Documenting over thirty years of Rebecca Belmore’s remarkable, poignant and important performance career, Wordless brings together essays, inquiries and personal reflections from a community of artists, scholars, writers and Indigenous thinkers. The book also features five new photographs of Belmore’s re-presented work produced by the grunt gallery.
As Kathleen Ritter writes, “Belmore’s work addresses some of the most challenging and urgent issues of our time—injustice, racism, violence, trauma, resilience and, ultimately, hope. Her use of voice is political inasmuch as the subjectivity of an Indigenous woman is inherently political; her work an assertion of presence in the face of society’s efforts to silence and to erase… ‘The role of an artist is a worker, art-making is a job,’ she says… ‘We have the responsibility to carry the past and look towards the future.’”
About the authors
Born in Upsala, Ontario, Rebecca Belmore is a member of Lac Seul First Nation (Anishinaabe). She attended the Ontario College of Art and Design in Toronto and is internationally recognized for her performance and installation art. Since 1987, her multi-disciplinary work has addressed history, place, and identity through the media of sculpture, installation, video, and performance.
Belmore was Canada's official representative at the 2005 Venice Biennale, the first indigenous artist to represent Canada at the event. Her work has appeared in numerous exhibitions both nationally and internationally including two solo touring exhibitions, The Named and the Unnamed, Morris and Helen Belkin Art Gallery, Vancouver (2002); and 33 Pieces, Blackwood Gallery, University of Toronto at Mississauga (2001). Her group exhibitions include Houseguests, Art Gallery of Ontario (2001); Longing and Belonging: From the Faraway Nearby, SITE Santa Fe, Santa Fe, New Mexico (1995); Land, Spirit, Power, National Gallery of Canada (1992); and Creation or Death: We Will Win, at the Havana Biennial, Havana Cuba (1991).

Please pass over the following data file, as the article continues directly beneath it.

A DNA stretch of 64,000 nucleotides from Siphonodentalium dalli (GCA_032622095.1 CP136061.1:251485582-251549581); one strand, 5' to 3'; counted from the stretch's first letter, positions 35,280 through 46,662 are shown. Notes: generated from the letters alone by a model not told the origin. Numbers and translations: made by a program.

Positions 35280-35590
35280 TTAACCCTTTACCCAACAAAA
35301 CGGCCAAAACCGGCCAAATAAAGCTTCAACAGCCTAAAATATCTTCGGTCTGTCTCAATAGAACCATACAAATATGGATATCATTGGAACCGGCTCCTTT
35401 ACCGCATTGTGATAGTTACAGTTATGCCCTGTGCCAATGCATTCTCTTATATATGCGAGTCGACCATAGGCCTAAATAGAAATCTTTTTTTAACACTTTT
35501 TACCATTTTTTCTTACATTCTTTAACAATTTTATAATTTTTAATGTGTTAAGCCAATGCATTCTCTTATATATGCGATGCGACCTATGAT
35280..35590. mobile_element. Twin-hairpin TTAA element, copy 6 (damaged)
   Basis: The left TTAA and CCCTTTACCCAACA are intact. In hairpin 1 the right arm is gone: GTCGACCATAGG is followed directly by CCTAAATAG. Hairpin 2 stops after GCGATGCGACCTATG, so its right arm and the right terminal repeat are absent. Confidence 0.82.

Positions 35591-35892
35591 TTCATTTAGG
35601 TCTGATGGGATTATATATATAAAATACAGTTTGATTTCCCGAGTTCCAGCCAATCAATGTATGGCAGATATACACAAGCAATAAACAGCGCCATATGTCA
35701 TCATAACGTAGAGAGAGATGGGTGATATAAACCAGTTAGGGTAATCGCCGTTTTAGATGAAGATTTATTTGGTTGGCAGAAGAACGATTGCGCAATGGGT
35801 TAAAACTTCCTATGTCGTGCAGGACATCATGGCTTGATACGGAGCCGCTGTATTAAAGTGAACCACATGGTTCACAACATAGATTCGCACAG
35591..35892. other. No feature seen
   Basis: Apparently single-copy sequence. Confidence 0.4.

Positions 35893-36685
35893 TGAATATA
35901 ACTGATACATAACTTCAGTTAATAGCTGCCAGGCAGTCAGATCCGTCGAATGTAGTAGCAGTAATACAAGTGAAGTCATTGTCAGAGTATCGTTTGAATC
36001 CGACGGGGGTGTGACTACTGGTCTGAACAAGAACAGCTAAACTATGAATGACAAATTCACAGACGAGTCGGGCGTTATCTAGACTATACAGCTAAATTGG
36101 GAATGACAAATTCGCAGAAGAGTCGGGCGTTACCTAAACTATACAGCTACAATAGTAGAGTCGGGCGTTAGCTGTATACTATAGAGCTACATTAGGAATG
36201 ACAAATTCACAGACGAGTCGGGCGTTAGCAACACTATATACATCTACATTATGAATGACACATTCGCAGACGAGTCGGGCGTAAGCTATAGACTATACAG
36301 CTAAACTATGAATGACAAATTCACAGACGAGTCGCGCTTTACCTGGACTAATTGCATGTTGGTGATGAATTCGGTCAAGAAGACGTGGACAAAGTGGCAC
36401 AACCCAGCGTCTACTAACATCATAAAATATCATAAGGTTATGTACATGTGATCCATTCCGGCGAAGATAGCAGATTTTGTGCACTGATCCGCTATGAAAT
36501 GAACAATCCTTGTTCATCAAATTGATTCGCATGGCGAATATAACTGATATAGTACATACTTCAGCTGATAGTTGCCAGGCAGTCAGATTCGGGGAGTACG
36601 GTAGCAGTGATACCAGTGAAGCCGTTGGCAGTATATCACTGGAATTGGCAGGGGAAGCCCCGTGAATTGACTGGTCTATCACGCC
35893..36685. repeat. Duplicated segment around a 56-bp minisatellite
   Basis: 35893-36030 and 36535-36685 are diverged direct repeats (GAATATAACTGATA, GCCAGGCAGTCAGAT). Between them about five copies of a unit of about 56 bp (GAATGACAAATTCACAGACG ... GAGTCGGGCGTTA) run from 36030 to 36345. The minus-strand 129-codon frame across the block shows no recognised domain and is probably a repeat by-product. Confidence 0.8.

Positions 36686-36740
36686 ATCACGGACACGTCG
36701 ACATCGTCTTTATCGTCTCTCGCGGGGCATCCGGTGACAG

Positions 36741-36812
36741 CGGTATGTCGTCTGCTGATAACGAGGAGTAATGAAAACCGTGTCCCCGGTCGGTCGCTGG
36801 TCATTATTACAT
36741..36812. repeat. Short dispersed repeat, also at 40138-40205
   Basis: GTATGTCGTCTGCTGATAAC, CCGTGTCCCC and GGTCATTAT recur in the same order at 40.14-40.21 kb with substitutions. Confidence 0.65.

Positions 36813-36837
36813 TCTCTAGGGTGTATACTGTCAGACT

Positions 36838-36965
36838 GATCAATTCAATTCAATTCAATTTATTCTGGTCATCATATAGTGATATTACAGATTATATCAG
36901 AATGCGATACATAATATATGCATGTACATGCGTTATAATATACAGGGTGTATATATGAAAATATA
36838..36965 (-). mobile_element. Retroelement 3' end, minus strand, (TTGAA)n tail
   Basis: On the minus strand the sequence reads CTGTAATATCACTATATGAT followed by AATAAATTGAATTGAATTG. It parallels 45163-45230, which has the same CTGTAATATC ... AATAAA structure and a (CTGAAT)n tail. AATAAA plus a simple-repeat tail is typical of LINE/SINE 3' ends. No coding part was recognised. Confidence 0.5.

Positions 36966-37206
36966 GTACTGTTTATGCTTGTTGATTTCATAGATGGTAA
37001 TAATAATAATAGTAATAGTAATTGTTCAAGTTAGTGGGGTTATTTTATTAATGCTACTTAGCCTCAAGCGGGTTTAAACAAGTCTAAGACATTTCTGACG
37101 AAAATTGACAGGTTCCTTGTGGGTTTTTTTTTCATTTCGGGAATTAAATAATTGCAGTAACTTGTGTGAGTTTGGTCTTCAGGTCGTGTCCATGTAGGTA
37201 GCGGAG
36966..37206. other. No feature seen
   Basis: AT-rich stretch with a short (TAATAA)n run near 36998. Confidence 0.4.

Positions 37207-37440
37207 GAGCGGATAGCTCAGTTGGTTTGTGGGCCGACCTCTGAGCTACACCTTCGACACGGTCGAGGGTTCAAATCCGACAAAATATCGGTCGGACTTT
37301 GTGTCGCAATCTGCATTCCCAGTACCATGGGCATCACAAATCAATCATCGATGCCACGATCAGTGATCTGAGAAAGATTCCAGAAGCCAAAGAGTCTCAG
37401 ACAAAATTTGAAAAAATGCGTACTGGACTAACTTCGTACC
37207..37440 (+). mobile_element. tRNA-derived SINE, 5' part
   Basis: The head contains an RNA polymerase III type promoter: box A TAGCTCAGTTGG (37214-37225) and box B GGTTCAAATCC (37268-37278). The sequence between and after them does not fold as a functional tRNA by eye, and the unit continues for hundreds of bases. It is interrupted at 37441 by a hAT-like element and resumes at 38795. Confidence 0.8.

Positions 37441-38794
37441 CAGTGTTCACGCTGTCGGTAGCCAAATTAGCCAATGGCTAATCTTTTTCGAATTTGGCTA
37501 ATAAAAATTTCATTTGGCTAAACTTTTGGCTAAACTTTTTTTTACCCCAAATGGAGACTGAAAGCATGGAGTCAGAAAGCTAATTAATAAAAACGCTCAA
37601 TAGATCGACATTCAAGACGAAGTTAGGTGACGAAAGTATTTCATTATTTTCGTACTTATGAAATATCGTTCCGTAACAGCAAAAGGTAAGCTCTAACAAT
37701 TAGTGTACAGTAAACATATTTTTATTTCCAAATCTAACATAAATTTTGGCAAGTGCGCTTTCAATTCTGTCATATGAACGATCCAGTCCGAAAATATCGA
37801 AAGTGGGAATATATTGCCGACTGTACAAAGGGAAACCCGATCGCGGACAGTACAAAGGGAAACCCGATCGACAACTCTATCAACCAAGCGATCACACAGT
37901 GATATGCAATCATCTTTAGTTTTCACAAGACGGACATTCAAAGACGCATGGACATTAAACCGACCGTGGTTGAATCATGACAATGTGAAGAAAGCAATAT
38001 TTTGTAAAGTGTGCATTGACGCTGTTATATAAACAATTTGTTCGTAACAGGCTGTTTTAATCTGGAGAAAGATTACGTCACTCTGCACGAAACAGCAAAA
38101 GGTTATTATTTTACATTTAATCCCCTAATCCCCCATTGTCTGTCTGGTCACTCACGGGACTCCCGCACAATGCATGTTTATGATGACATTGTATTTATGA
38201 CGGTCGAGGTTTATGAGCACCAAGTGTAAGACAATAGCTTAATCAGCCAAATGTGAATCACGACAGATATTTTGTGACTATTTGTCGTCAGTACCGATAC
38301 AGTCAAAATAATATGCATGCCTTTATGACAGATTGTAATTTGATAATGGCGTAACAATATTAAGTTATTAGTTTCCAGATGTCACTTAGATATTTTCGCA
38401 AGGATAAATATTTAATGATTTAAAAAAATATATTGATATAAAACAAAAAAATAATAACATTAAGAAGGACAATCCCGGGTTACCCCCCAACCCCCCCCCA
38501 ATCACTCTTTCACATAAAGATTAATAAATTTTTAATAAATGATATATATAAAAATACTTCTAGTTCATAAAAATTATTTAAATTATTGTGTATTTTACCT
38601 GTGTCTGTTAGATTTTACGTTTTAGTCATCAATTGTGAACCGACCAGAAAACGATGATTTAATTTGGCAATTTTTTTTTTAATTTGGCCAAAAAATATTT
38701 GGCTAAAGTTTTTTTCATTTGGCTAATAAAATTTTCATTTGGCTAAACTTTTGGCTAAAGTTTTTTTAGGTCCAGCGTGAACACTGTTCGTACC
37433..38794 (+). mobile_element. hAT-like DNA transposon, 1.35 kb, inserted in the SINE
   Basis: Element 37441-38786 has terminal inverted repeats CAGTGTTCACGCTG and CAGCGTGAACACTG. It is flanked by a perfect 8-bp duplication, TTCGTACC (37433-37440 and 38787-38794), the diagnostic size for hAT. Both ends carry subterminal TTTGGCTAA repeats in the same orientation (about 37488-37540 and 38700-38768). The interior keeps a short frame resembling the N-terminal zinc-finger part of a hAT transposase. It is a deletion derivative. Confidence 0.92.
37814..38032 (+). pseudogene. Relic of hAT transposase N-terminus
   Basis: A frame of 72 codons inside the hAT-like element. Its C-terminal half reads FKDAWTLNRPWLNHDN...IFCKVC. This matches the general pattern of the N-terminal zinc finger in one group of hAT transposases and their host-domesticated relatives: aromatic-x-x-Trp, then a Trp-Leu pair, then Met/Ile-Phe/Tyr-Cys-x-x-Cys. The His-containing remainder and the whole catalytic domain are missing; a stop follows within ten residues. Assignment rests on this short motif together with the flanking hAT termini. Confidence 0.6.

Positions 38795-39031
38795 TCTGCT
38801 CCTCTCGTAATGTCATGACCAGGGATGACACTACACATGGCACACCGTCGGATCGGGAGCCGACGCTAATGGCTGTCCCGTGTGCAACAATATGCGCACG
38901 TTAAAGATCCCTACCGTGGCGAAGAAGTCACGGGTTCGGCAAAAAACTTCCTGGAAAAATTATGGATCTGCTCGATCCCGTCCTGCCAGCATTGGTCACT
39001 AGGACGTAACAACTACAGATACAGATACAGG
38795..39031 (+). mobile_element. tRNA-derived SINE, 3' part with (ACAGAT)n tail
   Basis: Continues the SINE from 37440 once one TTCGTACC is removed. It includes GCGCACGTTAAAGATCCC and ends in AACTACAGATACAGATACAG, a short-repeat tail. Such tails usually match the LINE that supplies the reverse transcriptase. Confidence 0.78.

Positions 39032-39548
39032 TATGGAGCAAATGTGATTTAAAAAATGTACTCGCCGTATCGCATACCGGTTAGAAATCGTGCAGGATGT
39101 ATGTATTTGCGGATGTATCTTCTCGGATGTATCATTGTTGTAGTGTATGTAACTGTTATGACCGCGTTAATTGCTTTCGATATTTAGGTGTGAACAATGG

Florene Belmore helped edit Gatherings Volume X (A Retrospective of the First Decade), Gatherings Volume XI (Flight Scape: A Multi-directional Collection of Indigenous Creative Works) and Gatherings Volume XII (Transformation).
Jen Budney is a writer and curator, with an MA in Anthropology from Carleton University, and a BFA from Nova Scotia College of Art and Design. She has an extensive career as a writer and editor, both in Canada and internationally, and was the Artistic Director at Gallery 101, 2001-2003, She is currently the Curator at the Kamloops Art Gallery.
Wanda Nanibush is an Anishinaabe-kwe image and word warrior, curator, and community organizer from Beausoleil First Nation. She is currently a guest curator at the Art Gallery of Ontario and touring her exhibition The Fifth World. Nanibush has a master's degree in Visual Studies from the University of Toronto and has taught doctoral courses on Indigenous history and politics at the Ontario Institute for Studies in Education, University of Toronto. She has published in many places including the books Women in a Globalizing World and This is an Honour Song, as well as catalogue essays on Jeff Thomas, Adrian Stimson, Rebecca Belmore and more. She has organized round-dances, candle light marches, concerts, and teach-ins as part of an Idle No More group in Toronto. She continues to work in defense of women, children, land and water.
Richard William Hill is an independent critic and curator. He teaches courses in Aboriginal art history and contemporary art and is associate editor at FUSE Magazine.
Excerpt: Wordless: The Performance Art of Rebecca Belmore (by (artist) Rebecca Belmore; edited by Florene Belmore; foreword by Glenn Alteen; contributions by Curtis Collins, Jen Budney, Wanda Nanibush, Jessica Jacobson-Konefall, Kathleen Ritter & Richard William Hill)
“Belmore’s work addresses some of the most challenging and urgent issues of our time—injustice, racism, violence, trauma, resilience and, ultimately, hope. Her use of voice is political inasmuch as the subjectivity of an Indigenous woman is inherently political; her work an assertion of presence in the face of society’s efforts to silence and to erase… ‘The role of an artist is a worker, art-making is a job,’ she says… ‘We have the responsibility to carry the past and look towards the future.’”